An Empirical Evaluation of the Effect of Foreign Investment Inflows on Economic Growth in Nigeria (Published)
This study examined the effect of foreign investment inflows on economic growth of Nigeria, using secondary data for the period 2001 to 2018. The study adopted gross domestic product as the indicator of economic growth and the dependent variable, while foreign direct investment, foreign portfolio investment and exchange rate were used as explanatory variables. The data on the study variables covering the period 2001 to 2018 were collected from the CBN Statistical Bulletin. The study employed descriptive statistics and multiple regression analysis technique based on the E-view computer software for analyzing data. The results of analysis revealed that foreign direct investment, foreign portfolio investment and exchange rate had significant positive influence on gross domestic product. Based on the results of the empirical analysis, the study concluded that foreign investment inflows have made the desired positive impact on the growth of the Nigerian economy. However, a lot still need to be done to create conducive investment climate to attract sufficient amount of foreign investors into the productive sectors of the Nigerian economy. The study recommended that the regulatory authorities should formulate policies and create the enabling environment to attract foreign investments into Nigeria.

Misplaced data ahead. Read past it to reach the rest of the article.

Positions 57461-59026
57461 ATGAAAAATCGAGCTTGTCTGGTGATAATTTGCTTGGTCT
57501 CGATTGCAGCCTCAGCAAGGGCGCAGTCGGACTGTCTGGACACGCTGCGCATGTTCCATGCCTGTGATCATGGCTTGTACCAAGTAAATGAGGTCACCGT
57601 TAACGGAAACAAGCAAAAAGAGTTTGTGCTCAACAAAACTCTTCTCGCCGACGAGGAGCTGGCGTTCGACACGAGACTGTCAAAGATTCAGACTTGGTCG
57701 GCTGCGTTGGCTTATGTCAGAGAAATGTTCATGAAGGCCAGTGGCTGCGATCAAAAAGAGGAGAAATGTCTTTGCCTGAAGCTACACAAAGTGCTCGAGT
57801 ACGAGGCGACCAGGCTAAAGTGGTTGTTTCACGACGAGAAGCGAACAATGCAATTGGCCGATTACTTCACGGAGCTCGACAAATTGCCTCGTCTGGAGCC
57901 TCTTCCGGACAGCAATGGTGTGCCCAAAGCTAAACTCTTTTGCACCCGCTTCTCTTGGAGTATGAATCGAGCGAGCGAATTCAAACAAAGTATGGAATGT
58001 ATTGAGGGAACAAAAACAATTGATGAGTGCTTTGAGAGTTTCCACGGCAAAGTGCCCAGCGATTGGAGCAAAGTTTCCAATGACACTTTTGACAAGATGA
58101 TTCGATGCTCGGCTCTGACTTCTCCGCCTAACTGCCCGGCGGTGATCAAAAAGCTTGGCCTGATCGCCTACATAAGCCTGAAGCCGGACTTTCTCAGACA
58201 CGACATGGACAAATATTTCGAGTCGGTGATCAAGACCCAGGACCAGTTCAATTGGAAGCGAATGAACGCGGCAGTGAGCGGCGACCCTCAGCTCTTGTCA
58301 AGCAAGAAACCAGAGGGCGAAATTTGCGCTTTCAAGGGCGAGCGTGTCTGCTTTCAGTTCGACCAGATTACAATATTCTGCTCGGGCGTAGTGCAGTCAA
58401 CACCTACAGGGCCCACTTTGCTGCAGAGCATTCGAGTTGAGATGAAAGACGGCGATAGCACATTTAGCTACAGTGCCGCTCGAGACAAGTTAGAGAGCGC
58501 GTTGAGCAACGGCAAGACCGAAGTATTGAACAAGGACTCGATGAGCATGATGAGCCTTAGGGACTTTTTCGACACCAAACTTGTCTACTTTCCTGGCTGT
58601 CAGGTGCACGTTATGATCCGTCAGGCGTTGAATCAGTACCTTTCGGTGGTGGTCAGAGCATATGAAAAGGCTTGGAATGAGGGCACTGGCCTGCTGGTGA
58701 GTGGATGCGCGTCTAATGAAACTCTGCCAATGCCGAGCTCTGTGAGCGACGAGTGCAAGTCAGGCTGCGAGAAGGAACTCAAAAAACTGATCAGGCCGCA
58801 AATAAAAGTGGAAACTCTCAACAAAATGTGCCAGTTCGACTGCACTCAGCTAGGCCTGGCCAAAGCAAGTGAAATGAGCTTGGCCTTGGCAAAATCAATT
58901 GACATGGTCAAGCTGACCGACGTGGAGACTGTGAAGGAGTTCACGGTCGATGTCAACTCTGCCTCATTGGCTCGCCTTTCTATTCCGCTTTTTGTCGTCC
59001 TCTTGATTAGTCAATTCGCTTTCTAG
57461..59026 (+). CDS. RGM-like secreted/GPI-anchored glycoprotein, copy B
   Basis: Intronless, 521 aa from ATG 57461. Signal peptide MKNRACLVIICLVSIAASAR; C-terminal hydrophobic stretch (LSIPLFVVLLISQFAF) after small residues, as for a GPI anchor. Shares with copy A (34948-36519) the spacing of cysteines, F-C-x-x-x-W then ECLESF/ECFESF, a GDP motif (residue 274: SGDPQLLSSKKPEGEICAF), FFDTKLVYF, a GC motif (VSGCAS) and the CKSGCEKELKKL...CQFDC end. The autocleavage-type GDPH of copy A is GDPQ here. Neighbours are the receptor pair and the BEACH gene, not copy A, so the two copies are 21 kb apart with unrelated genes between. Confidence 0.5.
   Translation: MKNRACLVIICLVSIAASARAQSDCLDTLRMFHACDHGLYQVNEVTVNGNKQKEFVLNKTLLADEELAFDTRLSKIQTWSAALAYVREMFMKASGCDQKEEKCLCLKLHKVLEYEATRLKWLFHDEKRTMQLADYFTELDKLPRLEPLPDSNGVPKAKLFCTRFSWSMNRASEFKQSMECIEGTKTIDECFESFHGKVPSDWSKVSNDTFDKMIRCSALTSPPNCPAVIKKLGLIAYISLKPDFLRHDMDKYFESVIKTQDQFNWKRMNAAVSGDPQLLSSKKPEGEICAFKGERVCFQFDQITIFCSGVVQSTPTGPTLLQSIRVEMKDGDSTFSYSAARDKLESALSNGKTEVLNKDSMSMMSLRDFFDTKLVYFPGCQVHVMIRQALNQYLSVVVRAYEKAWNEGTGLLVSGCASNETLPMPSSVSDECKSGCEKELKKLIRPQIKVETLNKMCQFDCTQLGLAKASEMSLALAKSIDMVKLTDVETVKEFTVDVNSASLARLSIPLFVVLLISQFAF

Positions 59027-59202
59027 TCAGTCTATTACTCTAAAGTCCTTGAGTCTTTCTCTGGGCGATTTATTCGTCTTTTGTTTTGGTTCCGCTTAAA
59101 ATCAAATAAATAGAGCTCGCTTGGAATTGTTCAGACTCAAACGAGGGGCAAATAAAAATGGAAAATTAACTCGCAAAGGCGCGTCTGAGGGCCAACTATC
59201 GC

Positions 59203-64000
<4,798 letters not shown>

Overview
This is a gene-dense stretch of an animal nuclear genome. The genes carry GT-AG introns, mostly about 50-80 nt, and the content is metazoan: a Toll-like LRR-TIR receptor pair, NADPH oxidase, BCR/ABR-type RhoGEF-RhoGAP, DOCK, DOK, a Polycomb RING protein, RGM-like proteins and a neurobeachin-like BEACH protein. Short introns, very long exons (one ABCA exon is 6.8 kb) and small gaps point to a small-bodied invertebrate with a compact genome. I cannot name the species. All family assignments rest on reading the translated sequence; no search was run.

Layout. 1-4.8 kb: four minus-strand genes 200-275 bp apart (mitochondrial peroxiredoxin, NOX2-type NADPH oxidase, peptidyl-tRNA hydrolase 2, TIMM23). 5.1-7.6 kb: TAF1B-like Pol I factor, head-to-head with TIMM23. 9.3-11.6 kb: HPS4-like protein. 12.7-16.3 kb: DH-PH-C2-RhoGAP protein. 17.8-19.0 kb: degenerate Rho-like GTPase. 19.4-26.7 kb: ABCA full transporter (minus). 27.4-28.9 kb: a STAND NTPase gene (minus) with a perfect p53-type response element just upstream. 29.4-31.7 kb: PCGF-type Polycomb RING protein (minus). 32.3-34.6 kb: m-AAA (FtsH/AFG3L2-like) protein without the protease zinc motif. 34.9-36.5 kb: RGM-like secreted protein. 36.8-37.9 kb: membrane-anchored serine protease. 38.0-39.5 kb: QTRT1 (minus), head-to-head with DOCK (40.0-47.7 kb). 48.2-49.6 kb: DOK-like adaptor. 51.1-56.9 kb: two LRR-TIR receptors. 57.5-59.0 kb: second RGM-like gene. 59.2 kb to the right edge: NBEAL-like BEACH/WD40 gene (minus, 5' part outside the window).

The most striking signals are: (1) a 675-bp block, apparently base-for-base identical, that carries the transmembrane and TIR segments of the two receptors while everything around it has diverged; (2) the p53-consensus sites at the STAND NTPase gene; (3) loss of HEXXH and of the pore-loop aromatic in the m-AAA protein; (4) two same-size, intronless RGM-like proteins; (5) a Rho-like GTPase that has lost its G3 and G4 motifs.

AN EMPIRICAL ASSESSMENT OF THE MACROECONOMIC EFFECT OF A SHIFT FROM INDIRECT TO DIRECT TAXES IN COTE D’IVOIRE (Published)
This paper examines the long-run effect of a shift from indirect to direct taxes for Cote d’Ivoire using data for the period 1960 to 2006. The residual-based test of Gregory and Hansen (1996) is employed to test for cointegration and the Engle-Yoo (1987) three-step procedure is used to estimate the long-run effect of tax variables on real output. The results reveal that tax burden and tax mix are negatively associated with output, with tax burden having a much greater adverse effect on GDP than tax mix. The effect of the tax mix on GDP is contingent on the level of the tax burden and diminishes as tax burden increases. Our estimates also suggest that up to a threshold level of tax burden of 17.57%, increased direct taxation relative to indirect taxation is associated with decreased output. But beyond this threshold a move from indirect to direct taxes is likely to lead to higher levels of output.